High Road Blu-ray review

Starring: Ed Helms, Lizzy Caplan, James Pumphrey, Rob Riggle, Horatio Sanz
Director: Matt Walsh
Aspect Ratio: 1.33:1
Rated: R (Restricted)
Studio: Millennium Media
Release Date: March 6, 2012
Run Time: 87 minutes

            Here comes yet another comedy with marijuana influencing the story and the sense of humor, though this one fits in the category of comedies which utilize weed as a pun in the title in such a way that implies far more drug use than actually exists. That’s right; a road-trip buddy comedy called High Road has a road trip in which absolutely no drugs are smoked. This deception alone will upset the target audience for a film such as this and it doesn’t even matter if the gimmick of a fully improvised feature film is successful or not.

            The film follows an underachiever named Glenn Fitzgerald (James F. Pumphrey), whose sole ambitions in life seem to be getting high and playing in his unsuccessful band. When they other band members (Zach Woods, Matt L. Jones, Lizzy Caplan) depart to pursue other goals, he is left with his attractive girlfriend, Monica (Abby Elliot), and morning bonding sessions with a 16-year old neighborhood kid named Jimmy (Dylan O’Brien). Glenn has no job and only sells weed for income. This fact somehow goes unnoticed by Monica until he becomes paranoid that the cops will arrest him after a large drug sale and flees town, taking Jimmy with him.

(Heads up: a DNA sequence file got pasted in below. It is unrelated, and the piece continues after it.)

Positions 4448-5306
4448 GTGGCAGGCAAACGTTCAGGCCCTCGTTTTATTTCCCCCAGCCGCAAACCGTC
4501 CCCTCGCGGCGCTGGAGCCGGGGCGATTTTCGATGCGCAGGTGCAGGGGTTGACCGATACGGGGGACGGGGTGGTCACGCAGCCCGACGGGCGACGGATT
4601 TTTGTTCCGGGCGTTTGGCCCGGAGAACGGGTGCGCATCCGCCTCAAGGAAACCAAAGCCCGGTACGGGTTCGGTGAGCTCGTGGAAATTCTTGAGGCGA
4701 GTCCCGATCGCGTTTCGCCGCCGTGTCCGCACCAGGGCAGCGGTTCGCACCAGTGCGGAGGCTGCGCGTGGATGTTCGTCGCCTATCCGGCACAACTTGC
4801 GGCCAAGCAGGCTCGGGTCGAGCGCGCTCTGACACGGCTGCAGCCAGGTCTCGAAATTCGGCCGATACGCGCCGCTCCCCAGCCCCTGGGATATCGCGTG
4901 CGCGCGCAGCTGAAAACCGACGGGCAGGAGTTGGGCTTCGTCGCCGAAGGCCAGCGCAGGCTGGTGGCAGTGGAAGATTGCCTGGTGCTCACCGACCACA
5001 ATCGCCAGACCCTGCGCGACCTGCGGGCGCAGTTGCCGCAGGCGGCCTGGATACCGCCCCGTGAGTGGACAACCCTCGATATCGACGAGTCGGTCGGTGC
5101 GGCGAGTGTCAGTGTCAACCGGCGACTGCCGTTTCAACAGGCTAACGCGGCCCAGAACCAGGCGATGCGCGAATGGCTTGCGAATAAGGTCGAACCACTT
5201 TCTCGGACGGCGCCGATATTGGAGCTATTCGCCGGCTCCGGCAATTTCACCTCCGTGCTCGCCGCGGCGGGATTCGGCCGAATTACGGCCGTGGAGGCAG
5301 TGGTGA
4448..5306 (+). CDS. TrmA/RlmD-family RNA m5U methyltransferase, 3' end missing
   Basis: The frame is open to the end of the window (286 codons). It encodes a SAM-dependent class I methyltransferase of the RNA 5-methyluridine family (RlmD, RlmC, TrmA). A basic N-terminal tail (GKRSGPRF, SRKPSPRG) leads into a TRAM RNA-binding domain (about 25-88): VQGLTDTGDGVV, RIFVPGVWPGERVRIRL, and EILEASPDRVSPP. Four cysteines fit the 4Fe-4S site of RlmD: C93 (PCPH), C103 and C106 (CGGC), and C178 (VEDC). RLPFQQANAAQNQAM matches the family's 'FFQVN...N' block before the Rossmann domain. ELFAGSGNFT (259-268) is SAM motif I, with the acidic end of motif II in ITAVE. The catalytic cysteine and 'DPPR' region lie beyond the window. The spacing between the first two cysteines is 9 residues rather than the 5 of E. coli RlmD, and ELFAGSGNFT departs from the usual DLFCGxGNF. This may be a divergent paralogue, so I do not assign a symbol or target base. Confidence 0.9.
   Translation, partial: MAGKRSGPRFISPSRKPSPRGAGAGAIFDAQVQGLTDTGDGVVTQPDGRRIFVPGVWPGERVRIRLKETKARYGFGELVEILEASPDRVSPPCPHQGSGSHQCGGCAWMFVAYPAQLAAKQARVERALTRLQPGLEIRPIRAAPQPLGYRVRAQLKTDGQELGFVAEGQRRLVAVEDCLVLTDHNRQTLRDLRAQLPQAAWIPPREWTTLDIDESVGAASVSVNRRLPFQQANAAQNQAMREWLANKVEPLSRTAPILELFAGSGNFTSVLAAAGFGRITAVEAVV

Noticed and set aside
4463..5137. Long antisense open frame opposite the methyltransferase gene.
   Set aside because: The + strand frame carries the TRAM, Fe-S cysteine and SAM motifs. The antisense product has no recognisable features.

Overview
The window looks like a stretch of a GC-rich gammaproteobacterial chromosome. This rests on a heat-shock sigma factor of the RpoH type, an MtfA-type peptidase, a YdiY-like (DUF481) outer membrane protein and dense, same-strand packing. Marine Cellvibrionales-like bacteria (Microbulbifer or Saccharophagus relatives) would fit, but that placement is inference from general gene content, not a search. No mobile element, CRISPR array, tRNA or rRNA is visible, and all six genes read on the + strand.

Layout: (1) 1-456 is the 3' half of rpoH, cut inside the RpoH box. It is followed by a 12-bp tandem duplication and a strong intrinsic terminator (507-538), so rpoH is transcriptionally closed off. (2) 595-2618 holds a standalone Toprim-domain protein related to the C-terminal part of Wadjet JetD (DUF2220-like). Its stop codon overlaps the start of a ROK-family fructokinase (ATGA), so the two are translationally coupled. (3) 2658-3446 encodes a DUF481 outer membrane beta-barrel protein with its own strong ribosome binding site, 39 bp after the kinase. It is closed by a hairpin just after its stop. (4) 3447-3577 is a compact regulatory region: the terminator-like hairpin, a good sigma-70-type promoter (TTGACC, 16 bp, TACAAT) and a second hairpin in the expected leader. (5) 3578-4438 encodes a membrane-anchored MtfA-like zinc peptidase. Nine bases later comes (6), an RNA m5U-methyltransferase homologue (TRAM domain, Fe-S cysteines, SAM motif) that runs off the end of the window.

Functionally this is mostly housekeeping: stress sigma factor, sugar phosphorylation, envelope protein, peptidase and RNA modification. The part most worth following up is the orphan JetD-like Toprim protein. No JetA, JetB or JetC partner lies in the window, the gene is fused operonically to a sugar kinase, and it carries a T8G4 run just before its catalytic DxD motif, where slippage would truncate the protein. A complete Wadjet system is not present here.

Co-founder of the world-renowned comedy troupe Upright Citizens Brigade, Matt Walsh directs the free-flowing comedy of High Road. The result is low budget and low laughs. There are a few humorous lines and moments within the imagined screenplay, though they are often too spread out within the scene and film to help with the chaotic rhythms in the comedy. Part of the problem with the chaos seems to stem from the improvisation. With everyone trying to improvise the most humorous lines and a cast full of recognizable faces, there is a neediness in most of the performances which is difficult to watch.

             The Blu-ray includes interviews with the cast and crew.


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